My summer reading: Willem Barrett’s 1959 classic, Irrational Man, A Study in Existential Philosophy
During the Franco-Prussian War, Nietzsche watched his old regiment ride by on their way to their likely deaths. As he told the story, it was in that instant that he realized that ‘the strongest and highest will to life does not lie in the puny struggle to exist, but in the Will to war, the Will to Power.’
Barrett suggests Nietzsche’s ideas on the subject were heavily influenced by both his life-long battle with ill-health and his fascination with classical notions of virtue (virtus), which celebrated courage and martial prowess. This is in stark contrast to the ‘modern’ understanding of virtue as relating primarily to righteousness and morality. In formulating his concept of the Will to Power, Nietzsche was harking back to ancient Rome and Greece, when the ego-fueled power to divide and conquer had been highly prized.
Despite the volumes written about Nietzsche’s Will to Power, the concept can be summed up simply as the dynamic discharge of (personal) power. This power is aimed at actively engaging to transform the world to our liking rather allowing the world to transform us by default. Barrett reminds us that such powers still remain so highly prized by Western society that they are deemed to be God-given unalienable rights such as those enshrined by America’s forefathers in the Declaration of Independence, to wit, ‘Life, Liberty and the pursuit of Happiness.’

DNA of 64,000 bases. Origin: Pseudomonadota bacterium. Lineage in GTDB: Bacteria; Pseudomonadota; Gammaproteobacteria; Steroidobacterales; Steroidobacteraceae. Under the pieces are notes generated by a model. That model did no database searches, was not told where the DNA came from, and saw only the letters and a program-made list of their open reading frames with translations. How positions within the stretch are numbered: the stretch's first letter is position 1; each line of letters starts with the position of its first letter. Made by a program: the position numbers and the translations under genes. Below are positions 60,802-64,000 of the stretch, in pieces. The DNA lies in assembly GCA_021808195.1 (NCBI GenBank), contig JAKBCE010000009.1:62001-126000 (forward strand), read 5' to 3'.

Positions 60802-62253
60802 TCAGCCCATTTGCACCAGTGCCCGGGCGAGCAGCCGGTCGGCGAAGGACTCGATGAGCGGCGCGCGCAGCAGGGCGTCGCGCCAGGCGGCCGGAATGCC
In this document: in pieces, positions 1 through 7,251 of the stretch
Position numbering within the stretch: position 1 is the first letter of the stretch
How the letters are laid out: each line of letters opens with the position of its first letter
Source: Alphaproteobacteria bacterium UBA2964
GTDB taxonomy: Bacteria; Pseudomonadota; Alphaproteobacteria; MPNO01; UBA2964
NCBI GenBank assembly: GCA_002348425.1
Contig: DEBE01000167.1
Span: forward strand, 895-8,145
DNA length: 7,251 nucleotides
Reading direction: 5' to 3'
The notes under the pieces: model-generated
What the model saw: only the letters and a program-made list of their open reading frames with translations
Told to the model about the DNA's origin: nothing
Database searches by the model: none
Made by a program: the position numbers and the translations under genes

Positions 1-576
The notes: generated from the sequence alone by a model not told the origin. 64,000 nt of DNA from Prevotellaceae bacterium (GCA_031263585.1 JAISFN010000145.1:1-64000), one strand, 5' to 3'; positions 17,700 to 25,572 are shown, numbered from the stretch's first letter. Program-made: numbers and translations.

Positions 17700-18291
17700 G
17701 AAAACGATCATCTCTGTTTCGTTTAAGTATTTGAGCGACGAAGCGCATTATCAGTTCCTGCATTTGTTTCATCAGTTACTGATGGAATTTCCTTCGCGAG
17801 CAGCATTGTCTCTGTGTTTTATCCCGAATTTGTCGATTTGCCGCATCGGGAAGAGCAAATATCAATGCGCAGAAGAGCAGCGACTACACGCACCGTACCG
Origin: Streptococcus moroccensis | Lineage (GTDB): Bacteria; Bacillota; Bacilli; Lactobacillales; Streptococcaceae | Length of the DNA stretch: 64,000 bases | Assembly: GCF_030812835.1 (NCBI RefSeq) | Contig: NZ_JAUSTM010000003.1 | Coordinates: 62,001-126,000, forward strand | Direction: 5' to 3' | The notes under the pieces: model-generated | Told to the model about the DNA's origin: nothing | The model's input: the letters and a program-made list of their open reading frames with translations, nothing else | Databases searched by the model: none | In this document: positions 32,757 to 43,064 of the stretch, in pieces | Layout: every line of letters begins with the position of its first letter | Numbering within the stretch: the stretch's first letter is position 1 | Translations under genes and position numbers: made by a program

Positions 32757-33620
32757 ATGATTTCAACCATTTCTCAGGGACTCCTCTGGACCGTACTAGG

Unfortunately, Nietzsche’s Will to Power often gets bad press. Barrett suggests this is because we tend to think of power of this sort as ‘power over’ someone; this affronts our sense of justice. Barrett also reminds us that to the extent this is the case, it is not the doing of Nietzsche, but instead of Descartes, whose ‘dualism’ created the subject/object dichotomy with which we are all too familiar – ‘I do XYZ or ABC to you.’
Equally unfortunate, the Will to Power leads directly to nihilism or the belief that life is meaningless. This is because power begets the need for more and more power and more power until – valuing nothing but power, one tips over the cliff edge into the pool of ‘nothingness’. Although many future existentialists would follow in Nietzsche’s footsteps on these points, not all did and this brings us to the next subject of my summer reading, Heidegger.
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